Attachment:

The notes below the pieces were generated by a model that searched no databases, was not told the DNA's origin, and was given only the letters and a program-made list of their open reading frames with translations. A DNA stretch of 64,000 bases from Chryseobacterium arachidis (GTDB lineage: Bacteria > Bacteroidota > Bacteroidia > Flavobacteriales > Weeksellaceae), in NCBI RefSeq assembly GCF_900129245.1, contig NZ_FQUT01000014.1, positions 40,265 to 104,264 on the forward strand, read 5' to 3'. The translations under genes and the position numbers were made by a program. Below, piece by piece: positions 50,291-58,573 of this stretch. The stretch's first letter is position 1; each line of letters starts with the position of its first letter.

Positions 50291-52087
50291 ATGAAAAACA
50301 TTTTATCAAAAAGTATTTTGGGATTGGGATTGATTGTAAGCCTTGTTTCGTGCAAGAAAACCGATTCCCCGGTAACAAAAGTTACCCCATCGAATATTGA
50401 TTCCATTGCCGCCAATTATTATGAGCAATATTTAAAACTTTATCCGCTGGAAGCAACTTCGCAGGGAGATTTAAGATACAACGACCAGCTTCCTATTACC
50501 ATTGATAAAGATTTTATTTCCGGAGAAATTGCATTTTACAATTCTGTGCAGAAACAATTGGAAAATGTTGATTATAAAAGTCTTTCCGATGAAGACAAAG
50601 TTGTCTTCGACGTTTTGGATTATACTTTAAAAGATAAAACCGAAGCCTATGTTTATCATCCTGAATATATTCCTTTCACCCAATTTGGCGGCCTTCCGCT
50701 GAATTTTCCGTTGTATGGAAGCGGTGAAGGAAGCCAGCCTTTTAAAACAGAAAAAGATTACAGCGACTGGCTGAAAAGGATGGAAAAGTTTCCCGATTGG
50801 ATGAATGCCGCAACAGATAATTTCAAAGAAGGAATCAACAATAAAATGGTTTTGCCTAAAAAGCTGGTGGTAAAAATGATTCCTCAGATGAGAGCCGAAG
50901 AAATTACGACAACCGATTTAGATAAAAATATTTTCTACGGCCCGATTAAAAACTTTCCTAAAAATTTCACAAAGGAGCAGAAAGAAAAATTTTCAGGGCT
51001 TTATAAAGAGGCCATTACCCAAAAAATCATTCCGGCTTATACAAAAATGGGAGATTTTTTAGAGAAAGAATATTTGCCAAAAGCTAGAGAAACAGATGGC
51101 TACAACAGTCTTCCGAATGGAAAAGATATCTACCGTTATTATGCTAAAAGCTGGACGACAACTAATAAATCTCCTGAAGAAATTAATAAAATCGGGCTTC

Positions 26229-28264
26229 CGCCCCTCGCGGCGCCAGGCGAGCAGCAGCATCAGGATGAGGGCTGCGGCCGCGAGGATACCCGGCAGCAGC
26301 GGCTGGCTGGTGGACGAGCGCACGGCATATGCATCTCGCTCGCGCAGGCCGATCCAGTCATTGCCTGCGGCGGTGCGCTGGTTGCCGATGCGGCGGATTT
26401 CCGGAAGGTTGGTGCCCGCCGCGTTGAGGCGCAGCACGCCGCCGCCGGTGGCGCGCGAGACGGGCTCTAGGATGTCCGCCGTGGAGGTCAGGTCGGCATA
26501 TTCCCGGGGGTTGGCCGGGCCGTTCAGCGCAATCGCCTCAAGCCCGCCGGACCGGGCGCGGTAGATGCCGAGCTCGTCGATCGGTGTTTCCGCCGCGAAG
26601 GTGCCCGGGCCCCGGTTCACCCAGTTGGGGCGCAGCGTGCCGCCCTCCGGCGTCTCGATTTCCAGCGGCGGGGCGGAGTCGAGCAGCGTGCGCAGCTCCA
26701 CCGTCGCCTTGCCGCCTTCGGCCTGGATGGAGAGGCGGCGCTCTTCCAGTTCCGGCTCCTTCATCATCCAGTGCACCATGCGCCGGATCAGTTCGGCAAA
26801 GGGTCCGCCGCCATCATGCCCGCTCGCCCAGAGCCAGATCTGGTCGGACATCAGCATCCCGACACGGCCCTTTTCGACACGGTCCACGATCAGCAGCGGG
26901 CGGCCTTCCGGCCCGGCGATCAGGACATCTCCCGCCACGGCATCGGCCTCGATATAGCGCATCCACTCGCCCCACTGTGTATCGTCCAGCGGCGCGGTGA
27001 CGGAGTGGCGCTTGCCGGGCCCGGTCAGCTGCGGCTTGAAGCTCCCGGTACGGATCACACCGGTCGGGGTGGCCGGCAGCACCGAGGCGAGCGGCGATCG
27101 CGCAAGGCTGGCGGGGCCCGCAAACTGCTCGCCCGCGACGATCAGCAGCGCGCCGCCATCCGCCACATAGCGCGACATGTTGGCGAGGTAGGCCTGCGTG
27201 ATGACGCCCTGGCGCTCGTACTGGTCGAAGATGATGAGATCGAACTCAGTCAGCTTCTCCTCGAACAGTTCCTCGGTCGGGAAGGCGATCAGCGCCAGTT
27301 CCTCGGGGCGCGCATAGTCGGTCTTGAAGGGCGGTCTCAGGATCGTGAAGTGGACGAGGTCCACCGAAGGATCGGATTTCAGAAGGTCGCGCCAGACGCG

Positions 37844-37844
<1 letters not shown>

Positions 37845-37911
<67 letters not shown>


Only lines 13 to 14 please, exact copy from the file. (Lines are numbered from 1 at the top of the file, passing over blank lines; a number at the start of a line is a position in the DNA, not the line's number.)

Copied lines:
Positions 26229-28264
26229 CGCCCCTCGCGGCGCCAGGCGAGCAGCAGCATCAGGATGAGGGCTGCGGCCGCGAGGATACCCGGCAGCAGC